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25 October 2017

Environmental Tips for Domestic Cleaning and Hygiene


Greener Cleaning

Greener Cleaning Products

Cleaning products are necessary for maintaining attractive and healthy conditions in the home and workplace. In addition to the obvious aesthetic benefits of cleaning, the removal of dust, allergens, and infectious agents is important to maintaining a healthy indoor environment.

However, cleaning products are not benign and as they are chemical formulations they can present several health and environmental concerns. However, scant heed is often paid to the hazardous symbols they carry and as such we don’t think about cleaning products as chemicals.

Take a peek in your bathroom or kitchen cupboard today & you will probably find a lot of different products for home cleaning. The products we chose to buy is influenced by brand loyalty and advertising. The household cleaning industry is a very lucrative business and across Europe it’s now estimated to be worth almost €50 billion.

Of that market, approximately 50% comprises of laundry products.


Greener Cleaning

So your motivation to switch from conventional store bought products may be based on wanting to save money or wanting to limit the amount of chemicals you use in your home. Whatever the motivation we hope you find the ideas and alternative suggestions included in this guide useful.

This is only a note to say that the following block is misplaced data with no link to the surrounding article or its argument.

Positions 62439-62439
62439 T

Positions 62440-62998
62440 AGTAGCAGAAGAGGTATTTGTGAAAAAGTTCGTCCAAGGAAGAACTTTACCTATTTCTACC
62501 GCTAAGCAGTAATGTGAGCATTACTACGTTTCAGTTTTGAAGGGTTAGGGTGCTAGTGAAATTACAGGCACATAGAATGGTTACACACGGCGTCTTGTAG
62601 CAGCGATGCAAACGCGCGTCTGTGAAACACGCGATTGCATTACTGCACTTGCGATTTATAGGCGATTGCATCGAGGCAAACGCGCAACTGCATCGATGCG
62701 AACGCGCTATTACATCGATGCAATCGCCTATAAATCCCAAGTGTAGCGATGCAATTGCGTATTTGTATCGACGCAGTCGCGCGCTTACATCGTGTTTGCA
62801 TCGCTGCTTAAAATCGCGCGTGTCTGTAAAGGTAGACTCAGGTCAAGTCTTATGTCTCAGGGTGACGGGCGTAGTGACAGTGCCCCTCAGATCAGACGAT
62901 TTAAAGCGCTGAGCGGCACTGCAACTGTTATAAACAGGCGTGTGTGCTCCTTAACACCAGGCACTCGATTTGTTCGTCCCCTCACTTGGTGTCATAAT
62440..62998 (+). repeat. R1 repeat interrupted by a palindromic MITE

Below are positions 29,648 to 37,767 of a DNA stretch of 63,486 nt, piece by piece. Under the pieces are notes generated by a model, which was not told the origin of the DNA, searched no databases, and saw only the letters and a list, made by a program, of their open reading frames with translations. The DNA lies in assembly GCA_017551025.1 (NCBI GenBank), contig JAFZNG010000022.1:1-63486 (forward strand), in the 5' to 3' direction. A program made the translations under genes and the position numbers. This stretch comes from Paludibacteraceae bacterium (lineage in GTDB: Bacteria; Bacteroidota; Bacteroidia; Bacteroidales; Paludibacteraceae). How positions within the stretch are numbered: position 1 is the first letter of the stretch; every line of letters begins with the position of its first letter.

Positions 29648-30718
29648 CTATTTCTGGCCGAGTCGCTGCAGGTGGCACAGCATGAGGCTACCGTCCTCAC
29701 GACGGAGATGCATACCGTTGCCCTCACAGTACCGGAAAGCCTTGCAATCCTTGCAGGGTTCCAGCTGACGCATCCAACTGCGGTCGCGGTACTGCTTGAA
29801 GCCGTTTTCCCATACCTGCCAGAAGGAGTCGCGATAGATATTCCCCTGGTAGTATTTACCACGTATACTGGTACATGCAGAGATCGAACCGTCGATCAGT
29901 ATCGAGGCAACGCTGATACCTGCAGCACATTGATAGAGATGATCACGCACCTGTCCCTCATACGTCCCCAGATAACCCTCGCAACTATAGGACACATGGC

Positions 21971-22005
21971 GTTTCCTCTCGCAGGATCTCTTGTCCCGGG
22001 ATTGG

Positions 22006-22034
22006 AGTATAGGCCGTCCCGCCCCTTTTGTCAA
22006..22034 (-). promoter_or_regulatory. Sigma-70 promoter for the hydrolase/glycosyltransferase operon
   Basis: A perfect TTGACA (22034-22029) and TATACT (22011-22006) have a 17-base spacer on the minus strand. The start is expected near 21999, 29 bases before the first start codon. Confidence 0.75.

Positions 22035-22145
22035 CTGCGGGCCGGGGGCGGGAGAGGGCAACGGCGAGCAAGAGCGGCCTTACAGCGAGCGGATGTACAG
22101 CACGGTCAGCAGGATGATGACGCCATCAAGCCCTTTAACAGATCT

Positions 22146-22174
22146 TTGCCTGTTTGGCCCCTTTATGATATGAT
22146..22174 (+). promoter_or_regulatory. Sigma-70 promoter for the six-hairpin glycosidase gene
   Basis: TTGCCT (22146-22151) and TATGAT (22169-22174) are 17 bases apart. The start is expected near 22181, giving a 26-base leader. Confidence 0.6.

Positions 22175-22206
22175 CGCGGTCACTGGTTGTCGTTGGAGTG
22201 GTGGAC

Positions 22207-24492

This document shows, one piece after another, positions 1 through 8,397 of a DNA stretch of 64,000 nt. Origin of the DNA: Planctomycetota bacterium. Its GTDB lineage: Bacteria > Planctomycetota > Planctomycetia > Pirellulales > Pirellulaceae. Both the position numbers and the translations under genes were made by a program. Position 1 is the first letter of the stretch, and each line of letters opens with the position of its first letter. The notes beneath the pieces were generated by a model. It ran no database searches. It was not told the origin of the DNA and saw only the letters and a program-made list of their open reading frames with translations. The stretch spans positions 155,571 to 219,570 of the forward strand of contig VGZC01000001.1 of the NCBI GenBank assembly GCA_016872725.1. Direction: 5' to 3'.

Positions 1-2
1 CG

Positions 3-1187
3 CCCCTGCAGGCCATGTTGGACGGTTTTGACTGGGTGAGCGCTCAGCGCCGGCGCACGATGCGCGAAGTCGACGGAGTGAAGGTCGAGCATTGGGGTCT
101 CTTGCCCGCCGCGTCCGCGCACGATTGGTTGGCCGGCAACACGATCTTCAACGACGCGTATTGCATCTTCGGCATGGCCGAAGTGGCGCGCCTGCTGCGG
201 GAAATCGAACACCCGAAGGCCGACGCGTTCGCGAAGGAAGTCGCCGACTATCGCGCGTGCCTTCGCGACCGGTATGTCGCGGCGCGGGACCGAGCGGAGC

This one is a great money saver as well: The other tip to “green cleaning” and preventing house-hold hazardous waste is to use less product (and maybe a little more effort). Think about it, when was the last time you followed the dosage instructions on your cleaning & laundry products? Most of us use products liberally, paying scant heed to the manufacturers’ recommendations.


Diluting down products will also make them last a lot longer which will save you money as well as minimising the impact of their use on the environment.


So what are the alternatives to store bought cleaning products?


Learning to clean from scratch, or at least without purchasing a commercial product, can truly work if you take time to understand a bit about the chemistry behind how the materials work.

It can also be very satisfying to know the exact ingredients of your cleaner as well as often being cheaper.

Essentially there are five ingredients we recommend to be as effective as commercial products. These five ingredients were used by generations before us to carry out household chores before cleaning products became readily available & marketed. These five wonder ingredients are also very cheap, so switching from a store bought chemical to a home-made recipe will also hope- fully save you money. The other good thing about our wonder products is that they each have multiple uses and can be applied as you will see to many maintenance and cleaning chores in your home.


What are these wonder ingredients and where will you find them?

Baking Soda also known as Bread soda or Bicarbonate of Soda

A commonly available mineral full of many cleaning attributes, baking soda is made from soda ash, and is slightly alkaline (its pH is around 8.1; 7 is neutral). It’s a great cleaner, deodoriser and mild abrasive to use in household cleaning. It neutralises acid-based odours in water, and adsorbs odours from the air. So when you are next in the supermarket look for it in the Home Baking aisle.